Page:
For Schulze, tinnitus is not a random damage. “Our model also gives tinnitus a function. It is not a pathological phenomenon, but an adaptation of our hearing system to changed circumstances. And this adaptation is not just harmful, in that our patients suffer from tinnitus, but also has benefits, such as improved hearing.”
Schulze and his team are developing ways to influence tinnitus, based on their model. “We are trying to replace the internally generated noise, the one that could come from the somatosensory system. If we add external noise, this could replace the need for internal noise. We are now working on what this external noise would have to be like, in order to influence tinnitus.”
Looking for the Truth in Tinnitus
David Baguley, professor in hearing science at the University of Nottingham and former president of the British Tinnitus Association, recently co-authored a review of why a cure for tinnitus is still missing. Baguley sees stochastic resonance as one model among several. “I think there is a consensus that tinnitus is a noise within the system. Stochastic resonance is one way in which noise can be boosted over signal. […] There are a number of proposals for mechanisms, and they are not mutually exclusive. In fact, they are under urgent investigations. One problem is that animal models don’t really represent the human experience. But understanding the mechanism of tinnitus is important.”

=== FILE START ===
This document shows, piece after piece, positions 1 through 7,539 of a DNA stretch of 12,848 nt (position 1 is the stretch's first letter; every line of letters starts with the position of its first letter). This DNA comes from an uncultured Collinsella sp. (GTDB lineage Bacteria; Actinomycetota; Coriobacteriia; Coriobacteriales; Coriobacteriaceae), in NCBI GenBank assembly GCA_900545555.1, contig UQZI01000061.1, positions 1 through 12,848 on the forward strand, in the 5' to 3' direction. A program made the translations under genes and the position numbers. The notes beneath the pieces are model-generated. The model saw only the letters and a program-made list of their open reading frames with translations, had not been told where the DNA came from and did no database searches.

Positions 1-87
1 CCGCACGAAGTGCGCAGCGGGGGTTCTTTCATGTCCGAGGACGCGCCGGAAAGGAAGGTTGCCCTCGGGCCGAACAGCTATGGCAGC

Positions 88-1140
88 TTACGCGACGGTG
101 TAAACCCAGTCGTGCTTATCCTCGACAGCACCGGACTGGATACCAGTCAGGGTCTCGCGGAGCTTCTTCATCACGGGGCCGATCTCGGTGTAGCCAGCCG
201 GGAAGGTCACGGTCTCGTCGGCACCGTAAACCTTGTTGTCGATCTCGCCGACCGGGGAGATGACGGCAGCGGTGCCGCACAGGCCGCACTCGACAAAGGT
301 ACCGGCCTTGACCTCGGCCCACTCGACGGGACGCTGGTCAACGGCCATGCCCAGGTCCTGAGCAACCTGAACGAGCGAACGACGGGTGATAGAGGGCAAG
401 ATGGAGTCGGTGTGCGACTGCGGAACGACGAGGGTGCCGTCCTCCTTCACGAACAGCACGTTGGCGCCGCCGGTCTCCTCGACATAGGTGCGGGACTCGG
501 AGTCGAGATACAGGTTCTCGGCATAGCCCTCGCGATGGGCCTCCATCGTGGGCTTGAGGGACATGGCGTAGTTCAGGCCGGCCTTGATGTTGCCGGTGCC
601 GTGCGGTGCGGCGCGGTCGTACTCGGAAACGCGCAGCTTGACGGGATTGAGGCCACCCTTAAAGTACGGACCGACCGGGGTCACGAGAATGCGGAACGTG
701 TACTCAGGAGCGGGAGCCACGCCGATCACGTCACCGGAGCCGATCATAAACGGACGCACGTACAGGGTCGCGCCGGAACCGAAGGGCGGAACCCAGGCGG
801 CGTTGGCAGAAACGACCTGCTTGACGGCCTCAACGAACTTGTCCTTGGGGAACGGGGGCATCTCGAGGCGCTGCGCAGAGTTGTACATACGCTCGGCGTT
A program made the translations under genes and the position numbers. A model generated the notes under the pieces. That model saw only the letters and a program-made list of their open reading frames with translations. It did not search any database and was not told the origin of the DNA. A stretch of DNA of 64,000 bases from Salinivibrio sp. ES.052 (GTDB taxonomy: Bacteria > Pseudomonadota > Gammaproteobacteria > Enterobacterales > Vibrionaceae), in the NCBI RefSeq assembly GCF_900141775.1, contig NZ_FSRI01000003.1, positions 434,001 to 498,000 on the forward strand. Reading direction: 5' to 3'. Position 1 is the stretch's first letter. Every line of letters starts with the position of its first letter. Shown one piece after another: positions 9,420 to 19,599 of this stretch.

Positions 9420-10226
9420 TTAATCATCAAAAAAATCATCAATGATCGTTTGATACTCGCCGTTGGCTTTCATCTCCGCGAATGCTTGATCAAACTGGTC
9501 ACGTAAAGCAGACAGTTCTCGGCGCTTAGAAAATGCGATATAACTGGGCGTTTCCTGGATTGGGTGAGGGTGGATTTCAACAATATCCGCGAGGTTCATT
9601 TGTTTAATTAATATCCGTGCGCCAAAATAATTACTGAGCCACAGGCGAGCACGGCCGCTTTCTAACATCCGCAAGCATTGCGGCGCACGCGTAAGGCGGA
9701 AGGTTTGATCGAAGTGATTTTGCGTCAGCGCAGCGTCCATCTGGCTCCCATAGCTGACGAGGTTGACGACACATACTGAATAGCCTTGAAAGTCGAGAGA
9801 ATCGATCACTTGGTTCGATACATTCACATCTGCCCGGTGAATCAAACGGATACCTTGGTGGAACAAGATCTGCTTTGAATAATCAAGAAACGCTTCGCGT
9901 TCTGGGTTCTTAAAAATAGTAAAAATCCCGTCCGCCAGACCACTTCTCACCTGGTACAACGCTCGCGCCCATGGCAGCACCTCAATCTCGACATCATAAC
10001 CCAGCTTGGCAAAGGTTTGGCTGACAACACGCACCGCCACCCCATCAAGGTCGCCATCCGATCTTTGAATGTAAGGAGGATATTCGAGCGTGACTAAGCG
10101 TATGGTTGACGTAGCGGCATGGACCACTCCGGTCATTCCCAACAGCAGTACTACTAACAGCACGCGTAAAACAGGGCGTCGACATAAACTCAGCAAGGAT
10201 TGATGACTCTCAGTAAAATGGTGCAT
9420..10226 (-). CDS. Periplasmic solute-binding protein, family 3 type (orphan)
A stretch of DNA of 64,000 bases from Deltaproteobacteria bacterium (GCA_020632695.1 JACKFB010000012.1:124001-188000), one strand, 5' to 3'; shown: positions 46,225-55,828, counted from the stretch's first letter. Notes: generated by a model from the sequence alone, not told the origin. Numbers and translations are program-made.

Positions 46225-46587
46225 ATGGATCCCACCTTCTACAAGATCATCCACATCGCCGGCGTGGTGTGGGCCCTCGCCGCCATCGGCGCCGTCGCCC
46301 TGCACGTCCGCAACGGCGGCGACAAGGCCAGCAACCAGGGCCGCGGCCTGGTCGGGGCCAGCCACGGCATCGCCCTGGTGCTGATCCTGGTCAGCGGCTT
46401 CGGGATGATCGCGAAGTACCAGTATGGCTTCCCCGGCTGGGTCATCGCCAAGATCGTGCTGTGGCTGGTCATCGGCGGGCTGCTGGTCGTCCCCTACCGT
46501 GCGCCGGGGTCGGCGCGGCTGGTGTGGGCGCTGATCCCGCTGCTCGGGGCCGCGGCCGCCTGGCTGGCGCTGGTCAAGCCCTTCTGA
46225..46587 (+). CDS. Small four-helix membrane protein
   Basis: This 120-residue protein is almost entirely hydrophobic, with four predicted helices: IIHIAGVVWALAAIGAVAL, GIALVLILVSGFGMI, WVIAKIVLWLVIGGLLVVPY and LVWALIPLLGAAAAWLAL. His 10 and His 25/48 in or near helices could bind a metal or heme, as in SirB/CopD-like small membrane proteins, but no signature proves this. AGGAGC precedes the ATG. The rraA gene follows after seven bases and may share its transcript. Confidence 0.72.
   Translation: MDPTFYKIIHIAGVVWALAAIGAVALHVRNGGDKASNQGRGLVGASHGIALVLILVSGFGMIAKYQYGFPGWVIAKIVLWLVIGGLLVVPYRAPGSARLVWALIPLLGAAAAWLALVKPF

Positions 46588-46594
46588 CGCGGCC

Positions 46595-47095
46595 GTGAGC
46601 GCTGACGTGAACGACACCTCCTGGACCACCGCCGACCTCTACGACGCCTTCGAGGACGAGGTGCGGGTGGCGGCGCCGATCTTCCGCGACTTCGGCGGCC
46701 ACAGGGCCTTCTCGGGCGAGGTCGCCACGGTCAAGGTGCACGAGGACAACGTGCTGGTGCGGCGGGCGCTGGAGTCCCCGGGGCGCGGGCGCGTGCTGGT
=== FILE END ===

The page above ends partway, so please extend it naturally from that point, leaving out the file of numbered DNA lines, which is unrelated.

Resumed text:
Baguley says that tinnitus will benefit from a more personalized approached. “I use the term ignition site. We need to look at where the ignition site is in a patient – and I am sure that it is varied in different people. I’m sure that once we can subtype tinnitus, we can look at influencing the ignition site.”
Schulze agrees that models of tinnitus need to be seen in context. “I think that all models contribute a piece of the truth. Our model helps to explain part of the phenomenon, particularly the speed at which tinnitus can arise.”
Marlies Knipper, a tinnitus expert at the University of Tübingen, Germany, also emphasizes that the models must be seen together to finally arrive at the true mechanism. “I vehemently assert that we should not look at the individual theories and defend these, but instead look at them all and find a consensus. Each model is a bit true, but the others are as well–they have to be brought together and connected. Finding a consensus is the only way to bring us forward, and we are working on it.”
Read more musical description of Bedřich Smetana’s String Quartet No. 1 in E minor